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Timing of endoscopy in dyspepsia: not so simple ▸

Overuse of endoscopy in countries where gastric cancer (GC) is uncommon is not cost effective, with guidelines recommending “test and treat” strategies and age thresholds for endoscopy of 45 or 55 years in the absence of alarm symptoms. Whether this is appropriate for countries with a higher prevalence of GC is unclear. The authors prospectively studied all dyspeptic patients undergoing open access endoscopy over five years to study the age distributions of GC cases and compared the prevalence of early and advanced cases in those with “simple” dyspepsia versus those with alarm symptoms. Of 461 cancers, 45 (10%) were in <45 and 5% were in <40 year olds. GC occurred in 12.6/1000 patients presenting with uninvestigated dyspepsia, 51% of whom had no alarm symptoms. Patients without alarm symptoms were more likely to have early cancer than those with alarm symptoms (p = 0.002) and 12/225 (5.3%) of cases would have been missed had an age cut off of 45 years for simple dyspepsia been implemented. Lessons? Early GC is found in a significant minority with simple dyspepsia in high GC prevalence countries and policies regarding age thresholds for endoscopy should be determined locally.

Fat thickens ▸

Association of non-alcoholic fatty liver disease (NAFLD) with metabolic syndrome is well established. Whether NAFLD itself perpetuates metabolic syndrome and its cardiovascular consequences is unclear. Villanova et al measured the vasodilatory response of the brachial artery to ischaemia, a methodology validated to detect early atherosclerosis in 52 subjects with NAFLD and 28 age and sex matched controls. Flow mediated vasodilatation, a measure of endothelial function, was significantly lower in patients with NAFLD compared with controls and was lower in those with pure steatosis compared with those with non-alcoholic steatohepatitis (NASH). In logistic regression analysis, NAFLD was associated with a lower tertile flow mediated vasodilatation (odds ratio (OR) 6.7 (95% confidence interval (CI) 1.3–36.2)), after adjustment for age, sex, body mass index, and insulin resistance. Among NAFLD patients, lower flow mediated vasodilatation was associated with NASH (adjusted OR 6.8 (95% CI 1.2–40.2)). The 10 year probability of cardiovascular events (calculated according to the Framingham equation) was moderately increased in NAFLD especially in those with NASH.

These findings are consistent with the observation that cardiovascular events rather than liver failure determine the clinical outcome in the majority of patients with NAFLD. More importantly, endothelial dysfunction related to NAFLD increases the risk of cardiac events independent of its association with metabolic syndrome. The risk appears to increase with the severity of liver disease.

Gastro-oesophageal reflux disease and oesophageal adenocarcinoma: a big problem ▸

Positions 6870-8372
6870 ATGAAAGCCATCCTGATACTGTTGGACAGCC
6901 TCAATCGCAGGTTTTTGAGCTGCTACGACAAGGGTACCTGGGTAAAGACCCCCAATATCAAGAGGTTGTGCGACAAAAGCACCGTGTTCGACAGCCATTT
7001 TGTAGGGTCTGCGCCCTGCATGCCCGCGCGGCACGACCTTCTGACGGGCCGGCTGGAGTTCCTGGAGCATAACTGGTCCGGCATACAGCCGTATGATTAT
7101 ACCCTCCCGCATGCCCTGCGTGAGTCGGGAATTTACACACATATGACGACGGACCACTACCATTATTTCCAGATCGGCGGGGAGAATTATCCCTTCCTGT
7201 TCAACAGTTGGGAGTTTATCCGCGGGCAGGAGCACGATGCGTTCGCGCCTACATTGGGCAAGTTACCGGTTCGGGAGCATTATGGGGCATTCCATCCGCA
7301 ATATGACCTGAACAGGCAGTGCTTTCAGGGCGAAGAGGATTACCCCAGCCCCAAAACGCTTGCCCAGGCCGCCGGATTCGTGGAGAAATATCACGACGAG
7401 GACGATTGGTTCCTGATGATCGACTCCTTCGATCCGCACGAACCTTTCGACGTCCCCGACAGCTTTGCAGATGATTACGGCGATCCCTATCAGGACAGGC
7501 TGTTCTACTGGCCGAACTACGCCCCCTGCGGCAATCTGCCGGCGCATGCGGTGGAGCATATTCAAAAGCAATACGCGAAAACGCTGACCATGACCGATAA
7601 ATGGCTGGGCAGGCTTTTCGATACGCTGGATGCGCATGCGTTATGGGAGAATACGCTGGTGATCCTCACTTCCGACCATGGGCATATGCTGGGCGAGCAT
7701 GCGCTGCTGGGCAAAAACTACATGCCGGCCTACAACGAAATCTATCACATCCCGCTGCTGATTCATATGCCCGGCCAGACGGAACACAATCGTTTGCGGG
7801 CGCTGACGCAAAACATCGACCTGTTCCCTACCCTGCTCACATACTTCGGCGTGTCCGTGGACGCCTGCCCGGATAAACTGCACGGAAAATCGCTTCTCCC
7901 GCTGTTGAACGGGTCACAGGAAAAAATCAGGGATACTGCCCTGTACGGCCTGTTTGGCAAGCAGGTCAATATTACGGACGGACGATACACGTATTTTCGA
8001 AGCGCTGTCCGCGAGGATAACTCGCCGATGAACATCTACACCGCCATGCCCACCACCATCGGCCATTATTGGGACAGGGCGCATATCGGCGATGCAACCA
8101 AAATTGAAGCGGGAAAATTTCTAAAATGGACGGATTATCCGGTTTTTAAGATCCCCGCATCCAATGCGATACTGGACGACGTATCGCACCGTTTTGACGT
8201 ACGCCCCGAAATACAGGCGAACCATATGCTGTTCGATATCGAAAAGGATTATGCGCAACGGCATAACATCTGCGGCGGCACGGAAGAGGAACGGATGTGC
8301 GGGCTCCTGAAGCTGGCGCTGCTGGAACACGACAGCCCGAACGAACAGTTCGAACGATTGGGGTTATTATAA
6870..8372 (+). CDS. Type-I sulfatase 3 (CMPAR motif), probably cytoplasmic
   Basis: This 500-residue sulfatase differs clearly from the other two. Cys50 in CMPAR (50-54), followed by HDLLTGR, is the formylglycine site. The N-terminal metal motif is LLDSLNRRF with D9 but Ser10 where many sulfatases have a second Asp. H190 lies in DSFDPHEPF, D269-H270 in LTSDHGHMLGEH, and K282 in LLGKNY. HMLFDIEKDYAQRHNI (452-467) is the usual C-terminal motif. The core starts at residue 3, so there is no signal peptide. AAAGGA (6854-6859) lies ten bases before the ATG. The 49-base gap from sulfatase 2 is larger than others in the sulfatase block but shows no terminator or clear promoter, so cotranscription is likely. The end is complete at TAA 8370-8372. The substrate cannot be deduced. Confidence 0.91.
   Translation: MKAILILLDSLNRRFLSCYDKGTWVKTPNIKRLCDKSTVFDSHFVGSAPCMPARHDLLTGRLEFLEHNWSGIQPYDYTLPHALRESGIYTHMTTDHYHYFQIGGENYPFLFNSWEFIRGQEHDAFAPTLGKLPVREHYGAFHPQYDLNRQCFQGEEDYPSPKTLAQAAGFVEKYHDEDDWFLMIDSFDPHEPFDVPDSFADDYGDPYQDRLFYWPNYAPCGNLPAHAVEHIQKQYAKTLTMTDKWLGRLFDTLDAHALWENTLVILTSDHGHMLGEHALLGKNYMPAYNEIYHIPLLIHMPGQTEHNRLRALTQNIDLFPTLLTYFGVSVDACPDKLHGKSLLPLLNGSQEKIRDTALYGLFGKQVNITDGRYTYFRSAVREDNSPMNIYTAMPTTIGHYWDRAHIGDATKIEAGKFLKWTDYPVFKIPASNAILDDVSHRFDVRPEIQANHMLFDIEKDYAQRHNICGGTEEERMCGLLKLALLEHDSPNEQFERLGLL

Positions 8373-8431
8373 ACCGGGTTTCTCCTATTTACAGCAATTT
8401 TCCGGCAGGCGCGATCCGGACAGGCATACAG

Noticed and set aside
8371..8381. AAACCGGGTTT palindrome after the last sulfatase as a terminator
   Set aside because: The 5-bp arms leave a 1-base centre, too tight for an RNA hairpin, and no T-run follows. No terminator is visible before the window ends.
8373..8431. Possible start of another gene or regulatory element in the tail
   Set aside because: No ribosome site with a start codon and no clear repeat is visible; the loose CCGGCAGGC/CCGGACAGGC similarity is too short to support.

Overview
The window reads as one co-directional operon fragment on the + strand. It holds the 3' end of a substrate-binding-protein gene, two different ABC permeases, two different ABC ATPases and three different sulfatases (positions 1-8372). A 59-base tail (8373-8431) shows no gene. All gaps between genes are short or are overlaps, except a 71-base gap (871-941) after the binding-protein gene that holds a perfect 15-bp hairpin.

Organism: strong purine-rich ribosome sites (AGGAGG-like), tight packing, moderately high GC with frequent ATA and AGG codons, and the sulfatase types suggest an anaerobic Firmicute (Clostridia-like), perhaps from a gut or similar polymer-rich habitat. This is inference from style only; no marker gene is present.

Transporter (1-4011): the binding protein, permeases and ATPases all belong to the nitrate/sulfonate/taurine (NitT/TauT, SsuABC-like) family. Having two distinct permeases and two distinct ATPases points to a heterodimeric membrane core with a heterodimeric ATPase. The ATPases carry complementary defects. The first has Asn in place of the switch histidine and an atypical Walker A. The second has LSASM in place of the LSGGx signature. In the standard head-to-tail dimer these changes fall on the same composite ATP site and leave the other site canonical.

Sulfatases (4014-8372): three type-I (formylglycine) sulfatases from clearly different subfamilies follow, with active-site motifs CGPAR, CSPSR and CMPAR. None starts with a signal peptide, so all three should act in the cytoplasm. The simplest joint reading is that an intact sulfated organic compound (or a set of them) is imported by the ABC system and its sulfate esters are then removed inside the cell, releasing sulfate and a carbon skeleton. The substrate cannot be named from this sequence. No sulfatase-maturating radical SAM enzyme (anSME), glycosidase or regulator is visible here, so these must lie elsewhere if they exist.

The prevalence of gastro-oesophageal reflux disease (GORD) and oesophageal adenocarcinoma (OA) have increased dramatically in recent years. The reasons for this are unclear but it is possible that part of the explanation is the rise in obesity in Western populations. Hampel et al have conducted a systematic review of observational studies to evaluate the association between obesity, GORD, and OA. They identified eight studies with extractable data on reflux symptoms and obesity and reported an adjusted odds ratio (OR) of 1.43 (95% confidence interval (CI) 1.16–1.77) for symptoms with a body mass index (BMI) ⩾25 kg/m2. The OR increased to 1.94 (95% CI 1.47–2.57) for those with a BMI ⩾30 kg/m2. There were no eligible studies evaluating the association with Barrett’s oesophagus and obesity. Six studies reported extractable data on the association between obesity and OA with an adjusted OR of 1.52 (95% CI 1.15–2.01) for those with a BMI ⩾25 kg/m2 increasing to an adjusted OR of 2.78 (95% CI 1.85–4.16) for those with a BMI ⩾30 kg/m2.

As with all epidemiological data, it is uncertain whether this association is causal but obesity is associated with a number of causes of morbidity and mortality. This meta-analysis gives us one more reason why we should advise our obese patients to lose weight.

Does a lesser cut mean lesser treatment? ▸

Radiofrequency coagulation (or ablation) for the treatment of liver tumours has grown in popularity, particularly due to the ability to treat patients percutaneously under either ultrasound or computed tomography guidance. This paper has reviewed 95 independent series, analysing factors influencing the local recurrence rate of 5224 treated liver tumours following radiofrequency treatment. Tumour dependent factors related to a reduced incidence of local recurrence were smaller tumour size, neuroendocrine metastases, non-subcapsular location, and tumour location away from large vessels. Operator dependent favourable factors were surgical (laparoscopic or laparotomy) approach, vascular occlusion, general anaesthesia, a 1 cm intentional treatment margin, and greater experience. In a multivariate analysis, fewer local recurrences were seen with small size (4% versus 16% for tumours less than 3 cm in diameter) and a surgical (versus percutaneous) approach.

One of the main advantages of this technique over surgical resection and other ablation techniques is the use of the percutaneous approach which extends the procedure to patients unfit for major laparotomy. These data do however suggest caution in the use of the percutaneous approach and emphasise the fact that innovative less invasive techniques should obtain at least the same quality of results as traditional more invasive techniques.

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